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58 Cards in this Set

  • Front
  • Back
a state of unresponsiveness in which an individual cannot be aroused by verbal, physical, or powerful pain stimuli
5 levels of acute coma
confusion, disorentation, lethargy, obtundation, stupor, coma
loss of ability to think rapidly and clearly; impaired judgment and decision making
beginning loss of consciousness; disorentation to time followed by disorentation to place and impaired memory; lost last is recognition of self
limited spontaneous movement or speech; easy arousal with normal speech or touch; may not be oriented to time, place, or person
mild to moderate reduction in arousal with limited response to the environment; falls asleep unless stimulated verbally or tactiley; answers questions with minimum response
a condition of deep sleep or unresponsiveness from which the person may be aroused or caused to open eyes only by vigorous and repeated stimulation; response is often withdrawal or grabbing at stimulus
no verbal response to the external environment or to any stimuli; noxious stimuli such as deep pain or suctioning yield motor movement
there are 3 types of coma
light coma, coma, deep coma
light coma/type 1
associated with purposeful movement on stimulation
coma/type 2
associated with nonpurposeful movement only on stimulation
deep coma/type 3
associated with unresponsiveness or no response to any stimulus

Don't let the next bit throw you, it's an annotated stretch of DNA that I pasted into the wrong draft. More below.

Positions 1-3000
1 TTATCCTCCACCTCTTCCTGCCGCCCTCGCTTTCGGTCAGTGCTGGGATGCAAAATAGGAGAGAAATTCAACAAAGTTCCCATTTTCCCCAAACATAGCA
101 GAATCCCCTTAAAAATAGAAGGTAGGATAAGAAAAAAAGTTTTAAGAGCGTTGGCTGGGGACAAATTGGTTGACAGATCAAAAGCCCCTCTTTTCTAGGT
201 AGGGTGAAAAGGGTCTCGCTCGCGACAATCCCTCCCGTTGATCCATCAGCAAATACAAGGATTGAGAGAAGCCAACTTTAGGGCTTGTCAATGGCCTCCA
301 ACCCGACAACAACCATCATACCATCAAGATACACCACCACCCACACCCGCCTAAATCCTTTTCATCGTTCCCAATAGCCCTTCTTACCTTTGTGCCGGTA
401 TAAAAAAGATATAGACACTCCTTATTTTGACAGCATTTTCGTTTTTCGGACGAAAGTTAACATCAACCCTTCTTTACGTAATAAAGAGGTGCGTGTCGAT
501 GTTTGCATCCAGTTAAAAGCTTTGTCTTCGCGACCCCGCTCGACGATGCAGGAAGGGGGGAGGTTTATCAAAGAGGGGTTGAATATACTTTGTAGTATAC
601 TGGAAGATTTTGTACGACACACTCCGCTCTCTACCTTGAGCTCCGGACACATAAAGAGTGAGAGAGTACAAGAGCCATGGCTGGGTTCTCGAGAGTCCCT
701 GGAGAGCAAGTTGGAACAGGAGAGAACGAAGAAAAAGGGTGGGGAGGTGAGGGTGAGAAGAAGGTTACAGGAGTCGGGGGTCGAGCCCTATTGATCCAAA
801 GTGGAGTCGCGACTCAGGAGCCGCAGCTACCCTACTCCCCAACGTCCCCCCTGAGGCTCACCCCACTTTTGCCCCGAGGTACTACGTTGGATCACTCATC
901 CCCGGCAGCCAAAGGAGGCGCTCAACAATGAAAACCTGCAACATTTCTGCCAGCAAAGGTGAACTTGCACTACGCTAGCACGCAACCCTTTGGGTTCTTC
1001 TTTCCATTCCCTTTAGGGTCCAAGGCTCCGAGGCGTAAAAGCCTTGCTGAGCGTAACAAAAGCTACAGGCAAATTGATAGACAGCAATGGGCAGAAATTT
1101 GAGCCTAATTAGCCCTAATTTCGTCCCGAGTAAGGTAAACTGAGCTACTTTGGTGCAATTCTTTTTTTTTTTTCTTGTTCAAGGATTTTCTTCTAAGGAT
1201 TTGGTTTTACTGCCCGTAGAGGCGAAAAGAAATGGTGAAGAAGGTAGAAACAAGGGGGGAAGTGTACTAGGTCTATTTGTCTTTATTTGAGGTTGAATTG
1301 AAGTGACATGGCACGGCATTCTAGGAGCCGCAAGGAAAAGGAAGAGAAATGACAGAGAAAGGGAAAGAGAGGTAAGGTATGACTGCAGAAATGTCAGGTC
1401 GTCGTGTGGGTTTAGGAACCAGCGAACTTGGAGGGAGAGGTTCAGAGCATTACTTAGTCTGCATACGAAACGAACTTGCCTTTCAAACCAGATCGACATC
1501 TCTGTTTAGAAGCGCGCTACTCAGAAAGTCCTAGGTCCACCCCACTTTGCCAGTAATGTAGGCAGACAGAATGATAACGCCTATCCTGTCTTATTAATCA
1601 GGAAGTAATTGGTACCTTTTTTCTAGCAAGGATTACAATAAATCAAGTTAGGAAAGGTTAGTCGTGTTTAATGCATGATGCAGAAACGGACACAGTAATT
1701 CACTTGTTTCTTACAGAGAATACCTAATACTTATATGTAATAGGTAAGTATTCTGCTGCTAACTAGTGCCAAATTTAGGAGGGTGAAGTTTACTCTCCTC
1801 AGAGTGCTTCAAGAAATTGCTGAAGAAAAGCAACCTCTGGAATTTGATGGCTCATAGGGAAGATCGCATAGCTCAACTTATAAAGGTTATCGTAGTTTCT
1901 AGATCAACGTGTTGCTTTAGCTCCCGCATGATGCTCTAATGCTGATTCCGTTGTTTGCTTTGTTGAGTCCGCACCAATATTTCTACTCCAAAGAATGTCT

5 areas of assessment of coma
level of consciousness, pattern of breathing, papillary changes, oculomotor responses, motor responses
2 types of patterns of breathing
hemispheric and brain stem
3 types of hemispheric breathing patterns
normal, posthyperventilation apnea, cheyne-stokes respirations
5 types of brain stem breathing patterns
central reflex hyperapnea, apneusis, cluster breathing, ataxic breathing, gasping breathing pattern (agonal gasps)
normal hemishperic breathing pattern
after a period of hyperventilation that lowers the arterial carbon dioxide pressure, the individual continues to breath regularly but with a reduced depth
posthyperventilation apnea (PHVA) hemispheric breathing pattern
respirations stop after hyperventilation has lowered the arterial carbon dioxide pressure level below normal. Rhythmic breathing returns when the PCO2 level returns to normal
cheyen-stokes respirations (CSR) hemispheric breathing pattern
the breathing pattern has a smooth increase in the rate and depth of breathing, which peaks and is followed by a gradual smooth decrease in the rate and depth of breathing to the point of apnea when the cycle repeats itself; the hyperpenic phase lasts longer than the apenic phase
central reflex hyperpnea (central neurogenic hyperventilation [CNH]) brain stem breathing pattern
a sustained deep rapid, but regular pattern (hyperpnea) occurs, with a decreased PCO2 and a corresponding increase in pH and increased PO2.
apneusis brain stem breathing pattern
a prolonged inspiratory cramp (a phase a full inspiration) occurs. A common variant of this is a brief end-inspiratory pause of 2 or 3 seconds, often alternating with an end-expiratory pause
cluster breathing brain stem breathing pattern
a cluster of breaths has a disordered sequence with irregular pauses between breaths
ataxic breathing brain stem breathing pattern
completely irregular breathing occurs, with random shallow and deep breaths and irregular pauses. often the rate is slow
gasping brain stem breathing pattern (agonal gasps)